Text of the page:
Clues in the 1850 Mortality Schedule

As I was researching this week’s Tombstone Tuesday about Michael Billman I found some additional information about a woman who I theorize was his daughter.

The records of Zion Lutheran Schumm indicate that Louisa A. Billman married John Bienz on 7 November 1848 at Zion. The bride and groom were both from Zion. Their marriage is also recorded in Van Wert County Probate, which indicates they were married by Rev. George Streckfuss, [1] Zion Schumm’s minister at that time.

Noted at the end of their church marriage entry is that Louisa died 18 June 1849. The couple was married less than a year when she died.

And Louisa was very young. Zion Schumm’s records indicate that she was 17 years, 6 months, and 11 days old when she died. Her date of birth is calculated as 7 December 1831.   

Louisa (Billman) Bienz was in my database but I did not have much information about her, just that she was married to John Bienz.

But this week I found some additional information about Louisa Billman from an interesting record group that I do not use very often, the U.S. Census Mortality Schedule. The Mortality Schedules contain good, but specific information and I usually do not find many people I am looking for in it.

1850 Mortality Schedule, Willshire Township.

Only four mortality schedules were taken. They list the people who died in the 12 months before (1 June through 31 May) the federal census was taken in the years 1850, 1860, 1870, and 1880. These schedules list the dead person’s name, age, sex, color, whether married or widowed, birthplace, month of death, occupation, and cause of death. Mortality schedules were taken along with population schedules but they are separate from the population schedules. has most of the mortality schedules, although a few states/years are missing. has the 1850 mortality schedule images and indexes.

The first column of the 1850 Mortality Schedule lists the Name of every person who died during the year ending 1 June 1850, whose usual place of abode at the time of his death was in this family.

The regular census was taken in June and since the information was intended to include those who died the year before the census was taken, the Van Wert County’s 1850 Mortality Schedule includes Louisa (Billman) Bienz, who died 18 June 1849.

The mortality schedule gives this information about Louisa: Louisa Billman, female, 18 years of age, born in Ohio, died in June 1849 from a fever that she had for 6 weeks. [2] Interesting that her maiden name was given instead of her married name. Note that this record shows she was 18 years of age, while the church record gives her age as 17. Either way, she was a young bride but I did not see that her father gave his consent for her marriage.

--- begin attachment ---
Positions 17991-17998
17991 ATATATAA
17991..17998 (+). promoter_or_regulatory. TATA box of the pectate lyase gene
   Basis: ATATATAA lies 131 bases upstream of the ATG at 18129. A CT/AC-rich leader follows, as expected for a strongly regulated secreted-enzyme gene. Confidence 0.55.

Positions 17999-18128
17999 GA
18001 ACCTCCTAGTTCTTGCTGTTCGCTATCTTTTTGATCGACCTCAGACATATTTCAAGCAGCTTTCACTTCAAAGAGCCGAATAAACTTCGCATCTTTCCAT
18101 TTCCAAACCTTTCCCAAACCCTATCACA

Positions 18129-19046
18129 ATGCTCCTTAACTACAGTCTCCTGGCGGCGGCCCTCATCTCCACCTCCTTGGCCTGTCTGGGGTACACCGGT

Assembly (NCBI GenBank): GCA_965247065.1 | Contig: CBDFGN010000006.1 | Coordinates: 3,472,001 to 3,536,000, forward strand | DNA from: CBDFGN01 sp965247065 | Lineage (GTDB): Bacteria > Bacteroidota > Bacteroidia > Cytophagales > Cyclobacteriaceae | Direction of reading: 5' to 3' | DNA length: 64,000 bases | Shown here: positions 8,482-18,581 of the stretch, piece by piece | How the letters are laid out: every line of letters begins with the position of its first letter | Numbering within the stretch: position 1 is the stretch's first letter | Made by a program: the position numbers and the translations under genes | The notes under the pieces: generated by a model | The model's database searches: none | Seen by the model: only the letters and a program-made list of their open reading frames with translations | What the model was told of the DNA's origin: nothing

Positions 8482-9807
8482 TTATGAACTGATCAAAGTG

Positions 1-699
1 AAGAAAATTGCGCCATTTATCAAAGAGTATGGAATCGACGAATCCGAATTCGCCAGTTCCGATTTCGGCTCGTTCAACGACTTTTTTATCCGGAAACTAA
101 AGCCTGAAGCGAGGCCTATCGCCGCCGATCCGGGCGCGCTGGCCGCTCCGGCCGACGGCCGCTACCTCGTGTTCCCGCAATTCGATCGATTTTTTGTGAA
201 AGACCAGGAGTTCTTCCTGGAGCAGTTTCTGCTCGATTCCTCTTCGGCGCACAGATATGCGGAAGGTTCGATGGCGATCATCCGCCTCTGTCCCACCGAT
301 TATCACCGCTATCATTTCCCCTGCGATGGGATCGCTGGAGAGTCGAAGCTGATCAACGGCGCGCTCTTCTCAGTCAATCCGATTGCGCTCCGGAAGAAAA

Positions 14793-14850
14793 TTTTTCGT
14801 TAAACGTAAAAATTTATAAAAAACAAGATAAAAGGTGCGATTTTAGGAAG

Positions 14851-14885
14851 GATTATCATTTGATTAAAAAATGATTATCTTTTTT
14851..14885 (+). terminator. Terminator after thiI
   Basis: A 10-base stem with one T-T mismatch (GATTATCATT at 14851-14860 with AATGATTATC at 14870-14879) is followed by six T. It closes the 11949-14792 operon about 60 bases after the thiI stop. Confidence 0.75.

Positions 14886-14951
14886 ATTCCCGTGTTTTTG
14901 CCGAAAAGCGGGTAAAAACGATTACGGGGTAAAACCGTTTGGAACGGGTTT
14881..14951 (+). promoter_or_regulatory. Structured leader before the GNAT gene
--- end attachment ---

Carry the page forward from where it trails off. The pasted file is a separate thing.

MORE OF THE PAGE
The best thing about seeing Louisa’s death date in the mortality schedule is that it corrected some information for me. The name Louisa looks like Louis In Zion Schumm’s old church records, which are written in the old Gothic script. I had transcribed her death record as Louis Bienz and did not know who he was. But now I know it is the death record of Louisa (Billman) Bienz. Mystery solved! 

On the line below Louisa’s death entry in the mortality schedule is the name Lewis Schumm, 1 month old, male, born in Ohio, died in October 1849 of UK[?], which he had for 1 day. Zion Schumm’s records confirm that Ludwig Schumm, son of Jacob Schumm, was buried 12 October 1849, age 1 day. I believe the letters under cause of death are UK, for unknown.   

The mortality schedules are an interesting source of information, although they are limited to a very specific time period.

[1] “Ohio Marriages, 1800-1958,” Van Wert, Vol. 1, p.55, John Bienz & Louisa A. Billman, 1 Dec 1848; FamilySearch ( viewed 27 May 2021).

[2] U.S. Federal Census Mortality Schedules, 1850-1885, Non-population Census Schedules for Ohio, 1850-1880, Van Wert, Ohio, 1849, District 147, p.243, line 4, Louisa Billman; ( : viewed 24 May 2021).


Skip to comment form

    • Mary Ann Olding on May 28, 2021 at 6:39 am
    • Reply

    Thanks for this information, Karen. You are a master researcher. I enjoy your family articles.
    Mary Ann

    1. Thank you!

    • Charmaine Hoffman on May 28, 2021 at 1:13 pm
    • Reply

    Was so glad to see this. I am connected to the Billman’s and the Bienz’s. I had found Louisa marriage and death notices and I guess her maiden name of Billman was used instead of Bienz. I assumed that John remarried since she was so young. In further checking I think I am finding him married to Magdalena Schueler in 1852. Does this make sense to you? This Johannes (John) was a brother to Christian who was my gggrandfather. Christian’s son Joseph (Will) married Lucy Billman who’s father was Daniel Billman, son of Michael. if I am wrong about this please let me know. I was so excited to see this info.

    1. Yes, I believe you are correct. John Bienz married Magdalena Schueler in 1852. They lived in Willshire Township for years. John died in 1898 and he is buried in row 7 in Zion Schumm’s cemetery. Later, his widow Magdalena (Schueler) Bienz moved with a couple of their children to near Preble, Adams County, Indiana. Magdalena is buried in St. Paul Evangelical Lutheran Cemetery, Preble. I wrote Tombstone Tuesdays about both of them. I suggest using the website search feature in the upper right corner to find the blog posts about them. Try using the spelling “Schueler.” I have a Christian Bienz (1829-1900) in my database, as a brother to John, son of Balthas Bienz, and having a son Abram Walter (1873-1919). That is all the information I have about him. Are we talking about the same person? Maybe you can help me out there. I will e-mail you privately. Thanks for writing!

Leave a Reply

Your email address will not be published.